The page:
The opinion of the court was delivered by: GREEN
JOYCE HENS GREEN, UNITED STATES DISTRICT JUDGE
Pending before the Court are plaintiffs' motion for partial summary judgment; defendant's motion for summary judgment; plaintiffs' motion to reopen discovery; and the parties' respective oppositions and replies to those motions. Because, as explained below, the Court lacks jurisdiction over this action, the motions are denied and the case is dismissed.
Plaintiffs Associated Financial Corporation, United-Germano-Millgate Limited Partnership ("the Partnership"), and United Housing Preservation Corporation brought this action to compel defendant ("HUD") to provide funding that it allegedly committed to plaintiffs as a "Flexible Subsidy loan" to go forward with the rehabilitation of low-income housing units known as the Germano-Millgate Apartments.
Briefly stated, the HUD program that is the backdrop of this controversy operates as follows. Under a statute authorizing assistance to troubled multifamily housing projects, 12 U.S.C. § 1715z-1a, HUD administers a "Flexible Subsidy Fund," see id. § 1715z-1a(j)(1), to provide "assistance for capital improvements in accordance with this section." Id. § 1715z-1a(j)(4). Such assistance includes "any major repair or replacement of a capital item in a multifamily housing project," and is conditioned on the owner of a project who receives such assistance agreeing to contribute to the funding in a specified manner. Id. § 1715z-1a(k)(1), (2). The statute further directs that the Secretary of HUD, "in providing, and contracting to provide, assistance for capital improvements," shall give priority to certain projects. Id. § 1715z-1a(k)(4). The implementing regulations provide that "assistance is available for capital improvements," id. § 219.305(a), and that "the Secretary will provide this assistance only if the Secretary determines" that the project owner meets certain financing and other requirements, id. § 219.305(b) (emphasis supplied). The regulations further require that the component funds be administered "by spending 40 percent of its allocation, or its share of the stated dollar amount (whichever is less), to the extent of approvable applications," and the Secretary of HUD "will not use less than $ 30 million, or 40 percent of the amounts available . . . . for purposes of providing capital improvement loans . . . . to the extent of approvable applications." 24 C.F.R. §§ 219.115(d), (e).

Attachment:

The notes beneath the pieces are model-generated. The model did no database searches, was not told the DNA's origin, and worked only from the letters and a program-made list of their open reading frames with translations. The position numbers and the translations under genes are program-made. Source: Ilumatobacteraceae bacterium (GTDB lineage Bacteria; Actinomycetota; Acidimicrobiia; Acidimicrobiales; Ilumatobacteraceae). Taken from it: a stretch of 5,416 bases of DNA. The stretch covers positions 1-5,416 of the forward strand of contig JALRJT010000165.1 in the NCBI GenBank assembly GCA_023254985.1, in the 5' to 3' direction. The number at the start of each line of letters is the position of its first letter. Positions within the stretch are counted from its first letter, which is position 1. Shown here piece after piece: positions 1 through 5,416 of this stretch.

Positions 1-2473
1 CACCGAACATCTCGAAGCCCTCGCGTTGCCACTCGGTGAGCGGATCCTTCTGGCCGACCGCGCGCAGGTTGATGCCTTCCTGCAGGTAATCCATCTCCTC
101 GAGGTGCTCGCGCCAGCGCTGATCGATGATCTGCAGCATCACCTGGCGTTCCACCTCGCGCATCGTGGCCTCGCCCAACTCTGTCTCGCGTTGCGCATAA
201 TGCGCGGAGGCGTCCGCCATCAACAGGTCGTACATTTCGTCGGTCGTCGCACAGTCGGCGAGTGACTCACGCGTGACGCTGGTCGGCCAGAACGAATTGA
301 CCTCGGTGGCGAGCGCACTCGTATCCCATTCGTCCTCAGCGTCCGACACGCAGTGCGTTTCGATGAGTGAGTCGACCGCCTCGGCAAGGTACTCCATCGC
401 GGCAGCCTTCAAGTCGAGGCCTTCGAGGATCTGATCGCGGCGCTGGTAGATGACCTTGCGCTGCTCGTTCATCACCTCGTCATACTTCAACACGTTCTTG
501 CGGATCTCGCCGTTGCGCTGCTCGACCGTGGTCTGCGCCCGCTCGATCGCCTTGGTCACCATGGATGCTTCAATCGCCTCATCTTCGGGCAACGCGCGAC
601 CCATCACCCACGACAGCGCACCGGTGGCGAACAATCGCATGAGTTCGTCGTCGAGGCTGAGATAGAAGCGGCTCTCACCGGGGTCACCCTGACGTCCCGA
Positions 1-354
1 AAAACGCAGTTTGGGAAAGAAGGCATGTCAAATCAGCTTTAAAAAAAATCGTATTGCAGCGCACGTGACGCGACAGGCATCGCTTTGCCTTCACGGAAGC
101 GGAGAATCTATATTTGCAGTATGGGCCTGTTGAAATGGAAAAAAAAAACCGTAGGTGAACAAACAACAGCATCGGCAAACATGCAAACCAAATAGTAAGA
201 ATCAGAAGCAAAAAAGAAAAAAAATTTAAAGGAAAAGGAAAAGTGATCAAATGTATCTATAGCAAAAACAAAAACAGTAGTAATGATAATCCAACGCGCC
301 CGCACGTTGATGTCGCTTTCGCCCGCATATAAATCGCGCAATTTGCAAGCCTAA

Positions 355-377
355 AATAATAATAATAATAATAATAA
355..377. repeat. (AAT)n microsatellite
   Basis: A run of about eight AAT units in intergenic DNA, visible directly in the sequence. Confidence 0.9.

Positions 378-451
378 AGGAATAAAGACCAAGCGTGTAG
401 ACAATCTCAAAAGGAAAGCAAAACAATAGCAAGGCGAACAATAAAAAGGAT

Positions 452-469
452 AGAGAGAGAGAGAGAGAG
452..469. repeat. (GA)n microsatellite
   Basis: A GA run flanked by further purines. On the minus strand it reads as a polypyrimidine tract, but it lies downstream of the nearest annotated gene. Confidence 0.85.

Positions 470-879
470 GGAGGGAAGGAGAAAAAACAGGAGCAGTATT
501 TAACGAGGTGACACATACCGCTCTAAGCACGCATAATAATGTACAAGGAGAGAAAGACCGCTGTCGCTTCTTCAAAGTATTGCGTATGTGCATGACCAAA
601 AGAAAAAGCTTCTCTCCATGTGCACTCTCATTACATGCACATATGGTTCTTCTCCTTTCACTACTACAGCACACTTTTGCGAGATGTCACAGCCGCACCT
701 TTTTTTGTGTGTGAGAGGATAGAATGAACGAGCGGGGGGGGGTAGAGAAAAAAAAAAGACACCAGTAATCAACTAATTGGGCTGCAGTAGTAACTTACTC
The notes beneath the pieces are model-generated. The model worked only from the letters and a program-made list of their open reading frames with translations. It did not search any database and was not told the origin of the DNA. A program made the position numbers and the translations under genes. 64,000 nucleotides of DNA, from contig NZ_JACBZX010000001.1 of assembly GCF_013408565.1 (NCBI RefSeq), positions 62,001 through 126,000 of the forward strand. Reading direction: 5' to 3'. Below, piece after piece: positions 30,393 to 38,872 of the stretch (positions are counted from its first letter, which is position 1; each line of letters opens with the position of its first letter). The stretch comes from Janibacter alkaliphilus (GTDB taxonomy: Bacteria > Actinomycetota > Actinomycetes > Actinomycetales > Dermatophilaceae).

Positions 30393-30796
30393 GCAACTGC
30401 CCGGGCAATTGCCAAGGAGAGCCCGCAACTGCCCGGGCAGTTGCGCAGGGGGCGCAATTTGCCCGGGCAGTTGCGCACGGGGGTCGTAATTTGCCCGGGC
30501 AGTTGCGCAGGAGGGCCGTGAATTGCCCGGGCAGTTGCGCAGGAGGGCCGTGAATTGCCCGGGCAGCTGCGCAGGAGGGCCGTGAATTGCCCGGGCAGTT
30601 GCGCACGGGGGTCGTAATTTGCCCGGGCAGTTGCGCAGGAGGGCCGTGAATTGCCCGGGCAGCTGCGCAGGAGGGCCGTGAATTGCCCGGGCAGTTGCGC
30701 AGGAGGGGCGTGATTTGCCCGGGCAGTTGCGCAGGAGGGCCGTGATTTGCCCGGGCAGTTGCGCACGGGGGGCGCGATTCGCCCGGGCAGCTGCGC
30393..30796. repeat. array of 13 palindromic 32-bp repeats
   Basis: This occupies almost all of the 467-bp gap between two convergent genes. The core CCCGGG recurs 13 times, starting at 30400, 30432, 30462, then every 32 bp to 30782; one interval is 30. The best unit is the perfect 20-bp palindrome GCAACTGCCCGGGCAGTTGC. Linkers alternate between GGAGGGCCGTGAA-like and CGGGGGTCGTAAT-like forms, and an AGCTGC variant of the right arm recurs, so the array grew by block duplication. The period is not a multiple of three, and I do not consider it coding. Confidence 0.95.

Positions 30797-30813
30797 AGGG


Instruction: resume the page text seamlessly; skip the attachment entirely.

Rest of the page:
The events that led to the instant lawsuit grew out of plaintiffs' application to HUD for a Flexible Subsidy loan. In June 1988, the owner of The Germano-Millgate Apartments, a 1960's housing project in Chicago, submitted to the HUD Chicago area office an application for HUD's consent to the transfer of physical assets ("TPA") to the Partnership, a plaintiff herein. The application outlined rehabilitation and financial plans to address the problems at the project, and noted that the Partnership would later apply for a Flexible Subsidy loan to supply the principal funding for the rehabilitation program. See Complaint Exh. B. In August, the Partnership submitted a formal application for the loan. Id. Exh. C. A Management Improvement and Operating Plan ("MIO Plan") was also submitted, setting forth plans for the rehabilitation program. Id. Exh. I. The plans for funding the program included a $ 3,000,000 Flexible Subsidy loan, a $ 500,000 loan from the City of Chicago, and a $ 1,300,000 owner contribution; it also budgeted $ 3,700,000 to cover builder fees and other costs, and $ 1,100,000 to pay past due taxes and other property costs. Id.